One of my most vivid memories as an Island Fellow started out on Route 1. It was late May and my exhaust manifold had gone the way of the last snowbanks so I rode to the meeting with my neighbor Greg. I was on my way to ask the Pleasant River Fish & Game Conservation Association (a.k.a. The Gun Club) to give us money for the Machias River Wigwams Program. I’d been told they would probably be interested, but I’d rather lick a mousetrap than ask for money.

We island fellows are allowed to be frank in this column. The fellowship is, on whole, a really great gig, but there are parts of it I hate. This newspaper is called The Working Waterfront not Island Paradise Gazette, or the like, so I’ll dish it straight—I despise fundraising. I think part of why I hate it so much is because wrapped up in “the ask” (as they call it) is a stockpile of my own feelings about being asked to donate to very deserving causes that I don’t have the money to support.

The Island Fellow stipend does me alright, but I am certainly not a money geyser. It feels really icky to have to say no, and I don’t want to bring that upon anyone else. For me, asking for money is downright soul-sucking and I usually end up with a pit in my stomach even if it goes well. I was certainly on edge as I walked in the door of the gun club.

People milled around and stared at me until the meeting got started with (I kid you not) a gavel. They motioned and approved for a few minutes back and forth until the overall-wearing president Larry had me stand up and present.

I was telling about how we run a dual-mission habitat restoration and outdoor career training program based out of the Wigwams Rapid on the Machias River and someone from the middle of the room got up and interrupted me.

Time slowed down. What am I doing right now? How did I end up here?

Well, actually, I ended up here because projects don’t fund themselves. My hopeful nature convinces me that each fundraising effort will be the ticket, even with rejection flooding my inbox. Like pushing a boulder to the top of a mountain only to watch it roll down again. That is how I found myself asking for money at the gun club.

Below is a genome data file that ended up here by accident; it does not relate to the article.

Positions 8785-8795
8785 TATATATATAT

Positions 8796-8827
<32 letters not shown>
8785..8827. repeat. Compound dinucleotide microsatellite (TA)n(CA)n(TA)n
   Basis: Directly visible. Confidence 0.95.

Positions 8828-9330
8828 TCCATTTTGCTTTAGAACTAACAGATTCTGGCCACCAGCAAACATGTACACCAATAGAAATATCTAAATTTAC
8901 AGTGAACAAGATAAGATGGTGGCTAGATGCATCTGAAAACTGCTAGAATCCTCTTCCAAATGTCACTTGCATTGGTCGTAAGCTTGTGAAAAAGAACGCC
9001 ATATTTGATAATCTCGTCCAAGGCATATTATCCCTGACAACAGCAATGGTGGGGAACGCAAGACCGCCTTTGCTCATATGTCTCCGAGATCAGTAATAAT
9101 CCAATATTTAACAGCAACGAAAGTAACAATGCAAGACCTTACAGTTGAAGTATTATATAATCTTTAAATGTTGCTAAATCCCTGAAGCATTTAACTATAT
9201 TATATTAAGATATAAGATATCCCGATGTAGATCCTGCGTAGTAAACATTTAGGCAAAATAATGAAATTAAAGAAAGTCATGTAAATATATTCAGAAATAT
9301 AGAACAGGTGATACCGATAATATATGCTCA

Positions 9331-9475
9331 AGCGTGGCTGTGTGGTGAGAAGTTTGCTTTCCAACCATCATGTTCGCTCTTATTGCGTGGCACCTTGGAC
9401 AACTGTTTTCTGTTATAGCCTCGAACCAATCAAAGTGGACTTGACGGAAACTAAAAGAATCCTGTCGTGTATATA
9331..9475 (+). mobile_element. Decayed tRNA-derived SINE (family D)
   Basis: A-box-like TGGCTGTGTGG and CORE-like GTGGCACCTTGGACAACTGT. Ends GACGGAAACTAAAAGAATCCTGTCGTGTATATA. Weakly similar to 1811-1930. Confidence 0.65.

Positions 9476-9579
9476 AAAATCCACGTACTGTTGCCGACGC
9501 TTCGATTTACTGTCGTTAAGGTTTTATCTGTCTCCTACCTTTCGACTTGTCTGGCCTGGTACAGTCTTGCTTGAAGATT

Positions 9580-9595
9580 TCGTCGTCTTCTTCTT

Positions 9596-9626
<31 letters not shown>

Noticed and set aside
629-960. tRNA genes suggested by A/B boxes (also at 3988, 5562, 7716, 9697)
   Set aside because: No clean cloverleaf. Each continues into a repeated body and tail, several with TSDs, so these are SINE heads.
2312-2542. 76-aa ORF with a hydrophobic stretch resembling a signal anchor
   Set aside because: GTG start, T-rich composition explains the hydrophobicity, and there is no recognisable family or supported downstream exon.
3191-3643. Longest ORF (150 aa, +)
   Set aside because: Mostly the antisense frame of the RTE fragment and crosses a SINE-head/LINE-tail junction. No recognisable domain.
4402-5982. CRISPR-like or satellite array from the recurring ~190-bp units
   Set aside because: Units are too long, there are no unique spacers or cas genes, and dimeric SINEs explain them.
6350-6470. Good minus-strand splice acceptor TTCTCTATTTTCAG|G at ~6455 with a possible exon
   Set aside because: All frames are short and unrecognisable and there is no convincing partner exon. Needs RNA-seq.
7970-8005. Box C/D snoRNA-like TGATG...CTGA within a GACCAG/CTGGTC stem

If I had the ears of all of the philanthropists and could tell them what it’s like down in the trenches, I wish I could tell them about how valid programs are not sustainable simply because they have to build capacity. I want them to know that they can’t just build schools, they need to staff them, and those costs don’t go away.

I want to tell them that paying an accountant really will bring us closer to our mission, and how relying on volunteers is dicey. I want to tell them about how I am Sisyphus.


OK. Hunker down. Activate the nerves of steel and iron stomach. Whatever happens, I will keep my head up and conduct myself with dignity.

Faces were still. No smiles.

The heckler said: “Did you hear that? Two weeks, overnight, unplugged from technology!” and the hall burst into raucous applause. They gave us 750 bucks for the program, and a personal invitation to come shooting with the club, free of charge.

I wish they’d all take a lesson from the gun club, but I think with a life of nonprofit work ahead of me, and all the money-asking that comes with, I’d better get chummy with Sisyphus.

Maria McMorrow in August concludes her two-year fellowship, through AmeriCorps and the Island Institute, with the Downeast Salmon Federation.